What’s In My Pack?: The First Aid Kit Edition

Everything in my medical kit is only meant to hold me over to the next exit point, not for me to be able to keep hiking while I’m sick or injured, therefore I’m keeping it minimal. I’m sure it’ll change as I go so I’ll post an update at then end of my hike with anything else I add (or ditched) along the way. 

Arnica gel

I first heard of this stuff in Carrot Quinn’s book. I have yet to try it but the Amazon reviews make it sound like a miracle treatment for backpacker pain. It’s derived from an herb and is unscented. It comes in a 2.6 oz tube but I’m carrying 0.5 oz of it at at time. 

Ginger chews

Ginger is a natural anti-inflammatory and is also good for nausea. I plan to eat one of these in the morning, mid-day, and before bed to keep inflammation down rather than popping ibuprofen. This is something new I’m trying out this trail so I’ll let yall know how it works for me.

Ibuprofen

I’ll still carry a few pills in case the ginger doesn’t work. This, along with the following two pills mentioned below are stored in mini-zipper bags instead of pill bottles or blister packs. 

Azo cranberry pills

This was suggested from the short-lived but super informative Women in the Woods podcast. Dehydration, funky conditions in your underpants, and trail secks make you more prone to UTIs. I cannot think of anything more unpleasant than an on-trail UTI. I’ll pop one of these if there’s the slightest indication of a UTI. No, thank you.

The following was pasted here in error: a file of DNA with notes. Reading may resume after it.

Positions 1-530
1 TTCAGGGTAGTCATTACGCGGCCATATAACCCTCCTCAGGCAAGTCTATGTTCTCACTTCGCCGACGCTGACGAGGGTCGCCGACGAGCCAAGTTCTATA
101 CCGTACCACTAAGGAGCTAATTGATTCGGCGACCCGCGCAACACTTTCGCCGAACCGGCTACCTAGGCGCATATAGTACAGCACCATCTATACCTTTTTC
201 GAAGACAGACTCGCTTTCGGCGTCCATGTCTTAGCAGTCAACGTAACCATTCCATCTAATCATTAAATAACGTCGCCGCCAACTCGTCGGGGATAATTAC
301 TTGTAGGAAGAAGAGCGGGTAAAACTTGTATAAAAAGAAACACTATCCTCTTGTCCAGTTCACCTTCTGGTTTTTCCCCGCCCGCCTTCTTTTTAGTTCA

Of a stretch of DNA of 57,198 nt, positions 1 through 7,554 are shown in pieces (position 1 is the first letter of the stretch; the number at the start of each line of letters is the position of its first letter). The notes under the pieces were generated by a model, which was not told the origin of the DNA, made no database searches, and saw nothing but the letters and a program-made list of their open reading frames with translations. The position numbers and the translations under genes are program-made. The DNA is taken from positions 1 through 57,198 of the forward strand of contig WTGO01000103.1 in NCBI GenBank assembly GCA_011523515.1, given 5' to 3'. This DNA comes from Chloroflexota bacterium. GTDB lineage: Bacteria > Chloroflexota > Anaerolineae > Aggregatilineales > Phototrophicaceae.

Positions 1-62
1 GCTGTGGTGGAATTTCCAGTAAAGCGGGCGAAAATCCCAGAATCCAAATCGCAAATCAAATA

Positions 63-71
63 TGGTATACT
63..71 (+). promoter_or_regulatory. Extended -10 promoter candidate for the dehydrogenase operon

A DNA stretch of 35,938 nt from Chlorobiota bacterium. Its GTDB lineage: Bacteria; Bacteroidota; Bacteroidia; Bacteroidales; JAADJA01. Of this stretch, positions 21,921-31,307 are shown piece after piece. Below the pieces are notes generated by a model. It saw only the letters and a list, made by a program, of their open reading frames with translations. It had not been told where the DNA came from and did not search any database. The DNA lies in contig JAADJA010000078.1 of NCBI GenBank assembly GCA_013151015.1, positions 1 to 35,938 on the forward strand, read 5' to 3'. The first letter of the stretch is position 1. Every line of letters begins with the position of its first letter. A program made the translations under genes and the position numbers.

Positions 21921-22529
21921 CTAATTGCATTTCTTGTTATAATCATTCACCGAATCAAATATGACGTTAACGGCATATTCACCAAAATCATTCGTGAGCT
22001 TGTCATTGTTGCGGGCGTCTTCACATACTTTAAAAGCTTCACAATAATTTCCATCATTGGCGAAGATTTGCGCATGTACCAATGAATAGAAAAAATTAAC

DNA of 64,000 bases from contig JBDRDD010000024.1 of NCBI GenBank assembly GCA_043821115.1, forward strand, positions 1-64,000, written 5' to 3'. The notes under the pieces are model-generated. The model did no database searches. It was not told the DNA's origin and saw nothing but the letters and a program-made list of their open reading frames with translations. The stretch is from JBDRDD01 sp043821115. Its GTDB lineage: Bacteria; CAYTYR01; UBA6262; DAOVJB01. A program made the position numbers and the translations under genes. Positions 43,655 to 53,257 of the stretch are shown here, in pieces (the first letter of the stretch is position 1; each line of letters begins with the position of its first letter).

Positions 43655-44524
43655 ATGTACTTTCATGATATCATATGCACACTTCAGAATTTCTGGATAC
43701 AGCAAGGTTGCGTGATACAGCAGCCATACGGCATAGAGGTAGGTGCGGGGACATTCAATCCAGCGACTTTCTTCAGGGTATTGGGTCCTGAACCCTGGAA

Anti-diarrhea pills

Tied in first place for unpleasantness is getting diarrhea on trail. But beyond being unpleasant, getting diarrhea is also extremely dangerous because it quickly dehydrates your body. 

Blister patches

Fingers crossed but blisters haven’t been an issue for me. Thanks, Injinji. I’ll still keep a few of these in my kit just in case. This is from a big cheap roll from Amazon.

Safety pins

For blister lancing and gear snafus. Always handy to keep a few of these with you.

Anti-bac cream

A couple single-use packets of this stuff taken from a pre-assembled medical kit.

Butterfly bandages

I’m not bringing any regular band-aids. If I get a boo-boo, I’m not going to bother with even stopping to cover it. The body is good at fighting infections for small cuts. However, I do want to be ready for more serious cuts.

Emergency Electrolytes

I’m already going to be carrying Amazing Grass electrolyte tablets to use regularly but I’m going to keep a couple of these Pedialyte powder packets in my medical kit as an emergency stash.

Zip ties

Not really a medical item but I’m keeping a few of these in my kit for repair. I’ll probably end up ditching them but they were an impulse purchase at Dollar Tree when shopping for other first aid kit items.

My entire med kit weighs 1.8 oz. I’m counting only the arnica gel and ginger chews as consumable. Peep my LighterPack here and keep an eye out for the rest of my gear posts.

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Comments 1

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    Anonycamper : Apr 6th

    (Highly suggest that you do not eat those ginger chews as often as you’re planning to; you’ll get heartburn like crazy. Carry caffeinated tea and replace your ibuprofen tablets with liquigels.)

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